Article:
On Wednesday, President Obama had something of a Howard Beale moment. Speaking to a group of Democratic senators, the President exhorted his listeners -- and, by extension, all Americans -- to break the cable news habit."If everybody here turned off your CNN, your Fox, just turn off the TV, MSNBC, blogs, and just go talk to folks out there, instead of being in this echo chamber where the topic is constantly politics," Obama said, things would be an awful lot better in Washington.
His appeal threatened to alienate some of his loyal supporters in the media -- MSNBC actually cut away from his remarks shortly after, with a nervous joke -- but it was dead on target.
How Cable Stole Our Brains
I've been covering the media business for a decade. Setting aside the Internet -- a big thing to set aside, I know, but hang with me for a minute -- the two biggest developments over that time have been the decline of newspapers and the growth of cable news. According to the Pew Research Center for the People and the Press, Americans have been steadily getting more of their news from cable and ever less of it from papers. It doesn't take a genius to see the connection.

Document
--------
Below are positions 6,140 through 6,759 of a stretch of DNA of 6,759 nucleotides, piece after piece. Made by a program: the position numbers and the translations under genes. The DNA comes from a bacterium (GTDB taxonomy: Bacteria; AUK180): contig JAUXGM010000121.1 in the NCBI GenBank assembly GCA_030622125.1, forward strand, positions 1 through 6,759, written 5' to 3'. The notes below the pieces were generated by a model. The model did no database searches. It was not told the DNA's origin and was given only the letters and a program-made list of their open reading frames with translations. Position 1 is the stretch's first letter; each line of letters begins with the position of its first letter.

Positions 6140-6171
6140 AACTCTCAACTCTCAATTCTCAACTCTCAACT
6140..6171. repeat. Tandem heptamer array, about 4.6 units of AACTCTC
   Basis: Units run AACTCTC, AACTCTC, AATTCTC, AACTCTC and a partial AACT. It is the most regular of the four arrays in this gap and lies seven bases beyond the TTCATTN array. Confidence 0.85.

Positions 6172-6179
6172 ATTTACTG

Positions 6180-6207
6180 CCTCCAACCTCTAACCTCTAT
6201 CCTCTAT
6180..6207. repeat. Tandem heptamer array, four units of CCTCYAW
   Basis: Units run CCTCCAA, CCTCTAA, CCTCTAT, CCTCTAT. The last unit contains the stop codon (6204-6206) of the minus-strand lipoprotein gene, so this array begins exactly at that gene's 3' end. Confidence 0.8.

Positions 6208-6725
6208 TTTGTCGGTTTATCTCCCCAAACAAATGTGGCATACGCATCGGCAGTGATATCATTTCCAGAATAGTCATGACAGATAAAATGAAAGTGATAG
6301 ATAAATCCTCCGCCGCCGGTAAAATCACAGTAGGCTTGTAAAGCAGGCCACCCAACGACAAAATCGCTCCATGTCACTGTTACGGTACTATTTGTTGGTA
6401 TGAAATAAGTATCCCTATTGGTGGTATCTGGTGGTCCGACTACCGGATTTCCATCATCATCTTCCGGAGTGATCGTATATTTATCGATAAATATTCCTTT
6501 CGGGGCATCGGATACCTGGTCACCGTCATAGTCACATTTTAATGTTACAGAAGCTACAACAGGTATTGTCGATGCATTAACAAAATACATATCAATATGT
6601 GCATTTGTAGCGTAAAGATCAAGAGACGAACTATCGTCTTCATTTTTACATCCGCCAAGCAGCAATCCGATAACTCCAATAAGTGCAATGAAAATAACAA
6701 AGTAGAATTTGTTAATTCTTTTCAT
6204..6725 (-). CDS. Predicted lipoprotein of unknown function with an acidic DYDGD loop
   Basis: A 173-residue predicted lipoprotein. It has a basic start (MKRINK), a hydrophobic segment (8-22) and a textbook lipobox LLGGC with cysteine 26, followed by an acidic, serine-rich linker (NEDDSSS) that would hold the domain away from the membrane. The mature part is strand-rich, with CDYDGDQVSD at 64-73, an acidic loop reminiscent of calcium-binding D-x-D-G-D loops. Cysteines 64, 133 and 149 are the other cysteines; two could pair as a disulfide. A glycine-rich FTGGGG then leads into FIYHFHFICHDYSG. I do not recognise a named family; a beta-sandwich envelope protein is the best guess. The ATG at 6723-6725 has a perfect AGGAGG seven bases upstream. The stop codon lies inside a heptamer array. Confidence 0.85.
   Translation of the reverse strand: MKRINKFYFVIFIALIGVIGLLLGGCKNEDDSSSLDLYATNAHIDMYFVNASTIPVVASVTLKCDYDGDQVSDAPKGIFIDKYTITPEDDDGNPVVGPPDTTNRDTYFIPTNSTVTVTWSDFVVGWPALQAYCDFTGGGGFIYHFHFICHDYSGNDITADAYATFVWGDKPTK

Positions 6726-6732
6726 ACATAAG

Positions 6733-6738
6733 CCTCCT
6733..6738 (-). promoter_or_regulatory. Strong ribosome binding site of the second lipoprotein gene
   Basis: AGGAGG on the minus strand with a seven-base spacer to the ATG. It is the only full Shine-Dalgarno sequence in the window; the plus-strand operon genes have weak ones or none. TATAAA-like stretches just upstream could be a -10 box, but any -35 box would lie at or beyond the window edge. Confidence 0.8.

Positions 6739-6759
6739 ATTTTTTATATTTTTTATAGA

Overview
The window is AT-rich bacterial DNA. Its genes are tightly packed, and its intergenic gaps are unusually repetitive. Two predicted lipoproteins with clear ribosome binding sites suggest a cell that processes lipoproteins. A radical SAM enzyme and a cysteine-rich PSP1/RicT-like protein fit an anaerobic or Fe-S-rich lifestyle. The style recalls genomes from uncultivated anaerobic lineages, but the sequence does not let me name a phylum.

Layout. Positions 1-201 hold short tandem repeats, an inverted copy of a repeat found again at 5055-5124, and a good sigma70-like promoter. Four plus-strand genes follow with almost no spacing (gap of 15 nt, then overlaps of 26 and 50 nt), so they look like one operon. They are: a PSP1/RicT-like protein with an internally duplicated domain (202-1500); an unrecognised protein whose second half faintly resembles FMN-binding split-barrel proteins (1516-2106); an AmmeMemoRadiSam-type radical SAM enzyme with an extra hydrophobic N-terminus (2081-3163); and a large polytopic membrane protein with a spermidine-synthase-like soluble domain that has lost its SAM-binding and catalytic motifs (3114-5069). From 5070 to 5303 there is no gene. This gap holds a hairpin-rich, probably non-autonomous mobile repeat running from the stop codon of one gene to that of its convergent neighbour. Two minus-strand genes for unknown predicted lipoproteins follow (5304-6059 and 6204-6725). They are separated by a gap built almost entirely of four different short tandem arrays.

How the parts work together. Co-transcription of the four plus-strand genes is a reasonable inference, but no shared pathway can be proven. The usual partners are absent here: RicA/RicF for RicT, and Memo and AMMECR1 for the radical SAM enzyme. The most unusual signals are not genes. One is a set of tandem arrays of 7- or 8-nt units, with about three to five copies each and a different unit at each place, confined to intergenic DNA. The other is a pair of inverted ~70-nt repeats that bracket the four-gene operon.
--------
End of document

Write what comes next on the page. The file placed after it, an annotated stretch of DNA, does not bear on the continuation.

It used to be that cable-news viewers faced a simple choice: CNN, if you wanted your news straightforward and boring; Fox News, if you wanted to watch middle-aged white men shouting. Then MSNBC discovered its niche as the left-wing equivalent of Fox, and Headline News became HLN and started rivaling sister network CNN in the ratings.
The proliferation of options has brought with it an explosion of arguments and value judgments. Is MSNBC as far to the left as Fox is to the right? Is Fox's straight-news reporting affected by its opinion programming? Does the fact that Fox is now the most trusted cable-news network mean what it seems to? Does the fact that CNN's audience is heavily Democratic belie its claim to be nonpartisan?
Why None of It Matters
The answer to all these questions is: It doesn't matter. It doesn't really matter whether Bill O'Reilly or Keith Olbermann is the bigger blowhard, or whether Shepard Smith is less biased than Wolf Blitzer. The fact is, if you're getting your news from cable, you're getting misinformed. You're being told things are important that aren't. You're getting a diet of stories selected primarily for their strong visuals and sensationalistic details, not for their news value. You're watching a lot of split-screen shots of people talking over each other so loudly that none can be understood.
In short: If you watch a great deal of cable news, you are making yourself stupider. Put down the remote control. Pick up a newspaper. You may not have that luxury much longer.
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